Permission to issue a warrant for possession is no longer required in rent arrears cases
27 September 2018
The Civil Procedure (Amendment No. 3) Rules 2018 (SI 2018/975) come into force from 1 October 2018 so that a writ or warrant for possession may be issued without the court’s permission where there has been non-compliance with an order suspending possession on payment of money.
As we reported here and here back in 2016 the Court of Appeal found, in the case of Cardiff City Council v Lee ((2016) EWCA Civ 1034) that all landlords issuing a warrant for possession following breach of a suspended order for possession required the permission of the Court before the warrant could be issued.
For a short period of time landlords were required to make a formal application for permission. The Court service subsequently updated the Request for Warrant of Possession (N325) and Request for Re-issue of Warrant (N445) forms requiring landlords to certify breach of the suspended order and since then these forms accompanied by a rent statement have been put before District Judges for permission to issue and/or re-issue the warrant for possession.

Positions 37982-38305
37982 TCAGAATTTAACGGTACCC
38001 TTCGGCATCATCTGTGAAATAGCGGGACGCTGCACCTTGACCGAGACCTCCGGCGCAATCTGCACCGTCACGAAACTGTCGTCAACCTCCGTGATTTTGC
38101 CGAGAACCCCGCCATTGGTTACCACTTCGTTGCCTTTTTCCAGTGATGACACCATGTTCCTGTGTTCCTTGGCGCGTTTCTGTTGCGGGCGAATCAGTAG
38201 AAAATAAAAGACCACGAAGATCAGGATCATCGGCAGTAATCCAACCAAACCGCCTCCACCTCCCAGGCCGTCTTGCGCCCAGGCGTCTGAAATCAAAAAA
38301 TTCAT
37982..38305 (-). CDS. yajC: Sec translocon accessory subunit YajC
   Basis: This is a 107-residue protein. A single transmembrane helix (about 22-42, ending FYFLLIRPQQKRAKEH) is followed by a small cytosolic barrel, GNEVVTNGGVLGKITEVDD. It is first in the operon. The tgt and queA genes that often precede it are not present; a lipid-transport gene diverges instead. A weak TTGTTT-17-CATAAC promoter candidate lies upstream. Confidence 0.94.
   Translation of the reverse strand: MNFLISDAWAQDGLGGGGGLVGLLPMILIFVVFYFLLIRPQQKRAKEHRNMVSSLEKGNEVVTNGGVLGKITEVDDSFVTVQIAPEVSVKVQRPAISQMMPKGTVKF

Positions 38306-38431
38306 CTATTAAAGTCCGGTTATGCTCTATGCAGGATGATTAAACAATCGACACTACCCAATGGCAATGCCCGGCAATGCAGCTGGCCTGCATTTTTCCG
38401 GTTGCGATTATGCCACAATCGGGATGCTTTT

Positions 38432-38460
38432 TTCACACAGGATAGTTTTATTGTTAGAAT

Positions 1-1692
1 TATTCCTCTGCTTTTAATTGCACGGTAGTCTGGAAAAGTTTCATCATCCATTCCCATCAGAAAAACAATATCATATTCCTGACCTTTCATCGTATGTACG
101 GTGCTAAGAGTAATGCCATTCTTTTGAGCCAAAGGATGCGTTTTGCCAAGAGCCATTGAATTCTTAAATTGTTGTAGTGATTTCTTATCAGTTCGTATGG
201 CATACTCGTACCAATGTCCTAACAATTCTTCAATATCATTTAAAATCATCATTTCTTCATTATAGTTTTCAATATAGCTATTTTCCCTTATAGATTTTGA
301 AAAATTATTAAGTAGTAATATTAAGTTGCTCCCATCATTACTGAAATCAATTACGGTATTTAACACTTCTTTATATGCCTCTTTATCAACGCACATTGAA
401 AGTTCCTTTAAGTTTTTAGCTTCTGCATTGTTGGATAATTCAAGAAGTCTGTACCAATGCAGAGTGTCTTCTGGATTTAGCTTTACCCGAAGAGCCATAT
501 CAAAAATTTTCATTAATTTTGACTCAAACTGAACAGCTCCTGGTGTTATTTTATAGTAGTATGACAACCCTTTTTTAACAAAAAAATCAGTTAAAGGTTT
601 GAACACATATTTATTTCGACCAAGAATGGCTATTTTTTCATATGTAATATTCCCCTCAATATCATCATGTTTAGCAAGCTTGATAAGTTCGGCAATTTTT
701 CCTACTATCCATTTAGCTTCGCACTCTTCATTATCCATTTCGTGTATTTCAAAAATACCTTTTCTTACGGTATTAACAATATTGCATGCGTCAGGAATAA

On 1 October 2018, the Civil Procedure Rules (CPR) will be amended (again) and in particular part 83(2)(e) of the CPR will be amended to add the words ‘(other than where non-compliance with the terms of suspension of enforcement of the judgment or order is the failure to pay money)’.
Part 83(2) will therefore say, from 1 October 2018, that a warrant must not be issued without the permission of the court where…(e) under the judgment or order, any person is entitled to a remedy subject to the fulfilment of any condition, and it is alleged that the condition has been fulfilled (other than where non-compliance with the terms of suspension of enforcement of the judgment or order is the failure to pay money).
The effect of this amendment is that landlords will no longer require the permission of the Court to issue or re-issue a warrant for possession for breach of a suspended order for possession made on the basis of rent arrears and suspended on terms that the tenant pays the rent and an amount towards the arrears.
It should be noted that permission will still be required where the possession order is suspended on other terms, such as to grant access or not to cause a nuisance or to comply with the tenancy agreement.
We will wait to see whether this amendment will speed up the eviction process. Certainly it will remove the need for a District Judge to grant permission, but in our experience the delay, sometimes up to 10 weeks or more, is with the Bailiff teams who are clearly very stretched. An option, although not always straight forward, is to apply to transfer the proceedings to the High Court for enforcement purposes.